New Delhi: The Supreme Court has held as unlawful to sublet any premises in Mumbai after the enactment of the Bombay Rents, Hotel and Lodging House Rates (Control) Act 1947 unless the contract itself expressly provides so.
A bench of Justices Sudhanshu Dhulia and Sanjay Kumar said: “It is not lawful after coming into operation of the 1947 Act for a tenant to sublet the premise let out to him or to assign or transfer in any manner his interest therein.”
In the case, a petition was filed for recovery of possession of the leased premises from the tenant. The trial court held that the appellants were entitled to claim eviction. This was also confirmed by the Additional District Judge, Pune. Another round before the High Court and the matter reached the apex court.
Top court directed legal representatives of deceased to vacate suit premises
While allowing the appeals, the top court directed the legal representatives of the deceased to vacate the suit premises and hand it over to the appellant in two month. The appeal was filed by Yuvraj alias Munna Jagdale against Janardan Subajirao for recovery of possession of the leased premises from the tenant.
The main question before the court was whether the tenant committed breach of the lease condition by transferring his business in the leased premises, warranting his eviction under the Act.
Though a mere execution of a genuine partnership deed by a tenant where they converted a sole proprietary concern into a partnership business while continuing to actively participate in the business and retaining control over the tenanted premises would not amount to subletting, such a principle was not applicable in the instant case.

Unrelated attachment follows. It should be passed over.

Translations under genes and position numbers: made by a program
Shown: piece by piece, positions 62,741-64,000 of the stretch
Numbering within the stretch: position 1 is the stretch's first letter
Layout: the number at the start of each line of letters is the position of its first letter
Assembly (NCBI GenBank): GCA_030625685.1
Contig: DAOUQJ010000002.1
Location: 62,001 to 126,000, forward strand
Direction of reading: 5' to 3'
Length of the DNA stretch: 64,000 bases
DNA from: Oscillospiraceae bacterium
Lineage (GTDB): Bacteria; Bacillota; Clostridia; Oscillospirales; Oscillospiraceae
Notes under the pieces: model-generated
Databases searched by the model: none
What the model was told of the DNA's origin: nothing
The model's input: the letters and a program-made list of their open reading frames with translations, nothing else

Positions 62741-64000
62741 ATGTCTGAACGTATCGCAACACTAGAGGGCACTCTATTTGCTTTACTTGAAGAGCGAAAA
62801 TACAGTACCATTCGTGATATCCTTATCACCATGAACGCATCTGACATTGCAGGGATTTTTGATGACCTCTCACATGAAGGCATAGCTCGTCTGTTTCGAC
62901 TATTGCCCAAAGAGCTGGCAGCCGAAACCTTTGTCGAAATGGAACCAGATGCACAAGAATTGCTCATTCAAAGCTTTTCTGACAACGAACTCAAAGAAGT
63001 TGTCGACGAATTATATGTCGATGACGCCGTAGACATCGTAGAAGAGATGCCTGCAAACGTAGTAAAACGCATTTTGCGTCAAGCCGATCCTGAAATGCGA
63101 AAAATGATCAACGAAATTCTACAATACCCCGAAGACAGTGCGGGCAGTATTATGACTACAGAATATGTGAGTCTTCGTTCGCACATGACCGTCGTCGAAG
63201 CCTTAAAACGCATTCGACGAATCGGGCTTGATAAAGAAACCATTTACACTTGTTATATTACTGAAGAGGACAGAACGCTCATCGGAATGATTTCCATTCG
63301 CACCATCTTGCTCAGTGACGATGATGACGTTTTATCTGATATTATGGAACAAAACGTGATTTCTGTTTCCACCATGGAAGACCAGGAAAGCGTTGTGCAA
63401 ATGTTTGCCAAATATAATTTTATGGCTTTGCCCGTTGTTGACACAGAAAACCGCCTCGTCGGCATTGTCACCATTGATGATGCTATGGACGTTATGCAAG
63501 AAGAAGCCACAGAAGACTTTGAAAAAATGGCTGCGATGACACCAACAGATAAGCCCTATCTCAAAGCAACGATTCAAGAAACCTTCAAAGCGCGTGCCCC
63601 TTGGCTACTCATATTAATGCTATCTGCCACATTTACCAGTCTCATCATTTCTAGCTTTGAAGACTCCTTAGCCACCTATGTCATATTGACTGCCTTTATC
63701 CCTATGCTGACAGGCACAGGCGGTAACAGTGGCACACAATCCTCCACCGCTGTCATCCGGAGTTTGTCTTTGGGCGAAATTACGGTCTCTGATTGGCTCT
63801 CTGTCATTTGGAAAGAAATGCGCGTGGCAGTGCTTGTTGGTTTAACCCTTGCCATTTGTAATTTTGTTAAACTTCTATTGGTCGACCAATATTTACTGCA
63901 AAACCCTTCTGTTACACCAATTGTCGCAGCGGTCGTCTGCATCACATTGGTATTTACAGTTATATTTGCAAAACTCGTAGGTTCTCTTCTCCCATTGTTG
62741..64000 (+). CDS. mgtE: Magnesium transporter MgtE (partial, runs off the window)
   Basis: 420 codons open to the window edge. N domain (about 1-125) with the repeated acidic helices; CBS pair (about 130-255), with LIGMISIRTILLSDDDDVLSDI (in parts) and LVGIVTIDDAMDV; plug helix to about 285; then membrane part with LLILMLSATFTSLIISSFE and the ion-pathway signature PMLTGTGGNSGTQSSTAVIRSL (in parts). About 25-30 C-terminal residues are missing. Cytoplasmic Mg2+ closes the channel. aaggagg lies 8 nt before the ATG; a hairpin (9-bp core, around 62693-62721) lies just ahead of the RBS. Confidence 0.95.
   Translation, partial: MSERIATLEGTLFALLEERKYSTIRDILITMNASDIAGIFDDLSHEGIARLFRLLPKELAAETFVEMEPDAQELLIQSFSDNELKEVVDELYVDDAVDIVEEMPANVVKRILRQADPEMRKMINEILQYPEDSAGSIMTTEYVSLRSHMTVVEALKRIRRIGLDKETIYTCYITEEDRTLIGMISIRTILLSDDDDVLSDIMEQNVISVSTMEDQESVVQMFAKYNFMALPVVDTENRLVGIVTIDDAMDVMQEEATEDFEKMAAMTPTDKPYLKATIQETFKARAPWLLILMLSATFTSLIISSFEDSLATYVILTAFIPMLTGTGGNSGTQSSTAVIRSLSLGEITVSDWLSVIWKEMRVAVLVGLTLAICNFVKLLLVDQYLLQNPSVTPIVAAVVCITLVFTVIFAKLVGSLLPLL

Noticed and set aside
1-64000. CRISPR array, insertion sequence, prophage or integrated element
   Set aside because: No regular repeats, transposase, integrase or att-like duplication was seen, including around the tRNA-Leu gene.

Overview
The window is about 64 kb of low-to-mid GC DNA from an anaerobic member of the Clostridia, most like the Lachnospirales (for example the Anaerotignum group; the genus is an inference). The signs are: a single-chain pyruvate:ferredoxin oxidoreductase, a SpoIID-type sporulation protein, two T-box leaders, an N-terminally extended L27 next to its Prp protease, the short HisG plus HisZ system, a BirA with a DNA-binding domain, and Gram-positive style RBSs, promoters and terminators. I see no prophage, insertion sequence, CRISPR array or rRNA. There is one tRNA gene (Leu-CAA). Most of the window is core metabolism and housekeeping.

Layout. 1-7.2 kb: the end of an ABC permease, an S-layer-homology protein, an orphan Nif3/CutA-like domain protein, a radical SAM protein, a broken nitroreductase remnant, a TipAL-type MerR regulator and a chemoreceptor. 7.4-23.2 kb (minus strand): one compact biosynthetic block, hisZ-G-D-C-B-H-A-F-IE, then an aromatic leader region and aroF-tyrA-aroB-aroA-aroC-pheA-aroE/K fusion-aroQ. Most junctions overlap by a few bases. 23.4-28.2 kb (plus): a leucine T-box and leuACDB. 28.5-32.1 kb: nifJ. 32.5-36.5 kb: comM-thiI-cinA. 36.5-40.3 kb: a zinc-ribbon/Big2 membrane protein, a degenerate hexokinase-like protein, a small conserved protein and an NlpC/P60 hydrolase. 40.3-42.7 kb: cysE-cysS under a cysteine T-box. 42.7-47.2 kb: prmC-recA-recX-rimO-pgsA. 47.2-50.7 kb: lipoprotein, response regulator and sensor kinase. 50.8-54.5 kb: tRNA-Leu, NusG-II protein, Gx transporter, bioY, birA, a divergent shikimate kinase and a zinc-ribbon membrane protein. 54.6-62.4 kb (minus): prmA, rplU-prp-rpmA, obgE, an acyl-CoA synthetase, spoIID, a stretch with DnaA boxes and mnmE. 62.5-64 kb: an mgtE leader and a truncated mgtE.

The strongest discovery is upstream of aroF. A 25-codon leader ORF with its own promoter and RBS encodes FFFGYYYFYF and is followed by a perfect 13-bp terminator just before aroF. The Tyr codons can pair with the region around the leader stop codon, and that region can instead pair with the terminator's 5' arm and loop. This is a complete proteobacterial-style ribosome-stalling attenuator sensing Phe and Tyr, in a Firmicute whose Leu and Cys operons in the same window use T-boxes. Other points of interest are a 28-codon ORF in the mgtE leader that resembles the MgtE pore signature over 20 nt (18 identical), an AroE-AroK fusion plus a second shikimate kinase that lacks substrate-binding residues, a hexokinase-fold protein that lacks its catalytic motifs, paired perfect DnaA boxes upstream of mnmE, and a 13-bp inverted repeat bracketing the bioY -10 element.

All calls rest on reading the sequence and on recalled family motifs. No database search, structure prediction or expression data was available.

The court noted that the tenant executed the partnership agreement dated in 1985 and, further, went on to execute the assignment agreement where he assigned his hotel business in the leased premises to Krishna B Shetty and received ₹50,000 as earnest money. It said this itself established transgression of the leased control and the statutory mandate.
“The very act of execution of this document was sufficient in itself to complete the breach of the lease condition and the statutory mandate and did not require anything further,” the court added.
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